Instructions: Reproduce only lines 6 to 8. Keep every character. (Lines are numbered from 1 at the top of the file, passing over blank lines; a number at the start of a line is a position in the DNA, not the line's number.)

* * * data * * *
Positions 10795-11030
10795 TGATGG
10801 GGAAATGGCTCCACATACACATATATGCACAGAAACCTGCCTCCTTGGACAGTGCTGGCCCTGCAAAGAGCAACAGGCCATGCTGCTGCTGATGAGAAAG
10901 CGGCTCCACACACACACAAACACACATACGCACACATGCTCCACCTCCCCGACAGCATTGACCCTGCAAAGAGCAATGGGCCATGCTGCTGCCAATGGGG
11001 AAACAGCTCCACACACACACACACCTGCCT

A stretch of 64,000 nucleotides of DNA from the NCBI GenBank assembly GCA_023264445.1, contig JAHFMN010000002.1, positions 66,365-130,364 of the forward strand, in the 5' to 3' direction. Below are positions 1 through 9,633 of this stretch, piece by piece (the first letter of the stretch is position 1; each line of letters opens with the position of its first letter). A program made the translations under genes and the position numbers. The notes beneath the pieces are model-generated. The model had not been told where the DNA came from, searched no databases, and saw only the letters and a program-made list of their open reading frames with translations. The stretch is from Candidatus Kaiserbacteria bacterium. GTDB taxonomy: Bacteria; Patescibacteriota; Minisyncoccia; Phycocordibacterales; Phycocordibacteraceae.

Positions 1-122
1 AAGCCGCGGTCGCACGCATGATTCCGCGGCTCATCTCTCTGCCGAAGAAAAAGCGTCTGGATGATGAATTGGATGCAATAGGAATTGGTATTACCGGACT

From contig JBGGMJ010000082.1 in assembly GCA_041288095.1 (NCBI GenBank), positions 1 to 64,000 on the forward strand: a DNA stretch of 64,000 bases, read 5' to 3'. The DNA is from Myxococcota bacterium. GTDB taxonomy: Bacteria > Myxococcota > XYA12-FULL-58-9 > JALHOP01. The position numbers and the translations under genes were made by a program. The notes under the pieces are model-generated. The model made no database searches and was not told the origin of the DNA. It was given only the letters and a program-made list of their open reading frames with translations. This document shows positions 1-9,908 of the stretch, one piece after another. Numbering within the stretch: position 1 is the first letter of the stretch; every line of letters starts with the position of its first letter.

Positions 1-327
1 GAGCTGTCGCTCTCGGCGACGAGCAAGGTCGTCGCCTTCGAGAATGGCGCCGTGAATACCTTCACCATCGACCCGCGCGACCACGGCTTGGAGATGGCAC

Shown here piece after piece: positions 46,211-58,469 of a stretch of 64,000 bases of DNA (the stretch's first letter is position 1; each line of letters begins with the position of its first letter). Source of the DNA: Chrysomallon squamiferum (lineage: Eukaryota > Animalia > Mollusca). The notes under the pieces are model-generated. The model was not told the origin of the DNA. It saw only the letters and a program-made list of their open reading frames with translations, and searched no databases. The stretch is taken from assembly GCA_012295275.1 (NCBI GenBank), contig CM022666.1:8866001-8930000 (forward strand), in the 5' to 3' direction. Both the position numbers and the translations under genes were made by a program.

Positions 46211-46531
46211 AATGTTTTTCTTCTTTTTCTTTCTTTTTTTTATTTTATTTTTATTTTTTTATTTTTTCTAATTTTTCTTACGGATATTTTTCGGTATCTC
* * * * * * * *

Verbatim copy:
A stretch of 64,000 nucleotides of DNA from the NCBI GenBank assembly GCA_023264445.1, contig JAHFMN010000002.1, positions 66,365-130,364 of the forward strand, in the 5' to 3' direction. Below are positions 1 through 9,633 of this stretch, piece by piece (the first letter of the stretch is position 1; each line of letters opens with the position of its first letter). A program made the translations under genes and the position numbers. The notes beneath the pieces are model-generated. The model had not been told where the DNA came from, searched no databases, and saw only the letters and a program-made list of their open reading frames with translations. The stretch is from Candidatus Kaiserbacteria bacterium. GTDB taxonomy: Bacteria; Patescibacteriota; Minisyncoccia; Phycocordibacterales; Phycocordibacteraceae.

Positions 1-122
1 AAGCCGCGGTCGCACGCATGATTCCGCGGCTCATCTCTCTGCCGAAGAAAAAGCGTCTGGATGATGAATTGGATGCAATAGGAATTGGTATTACCGGACT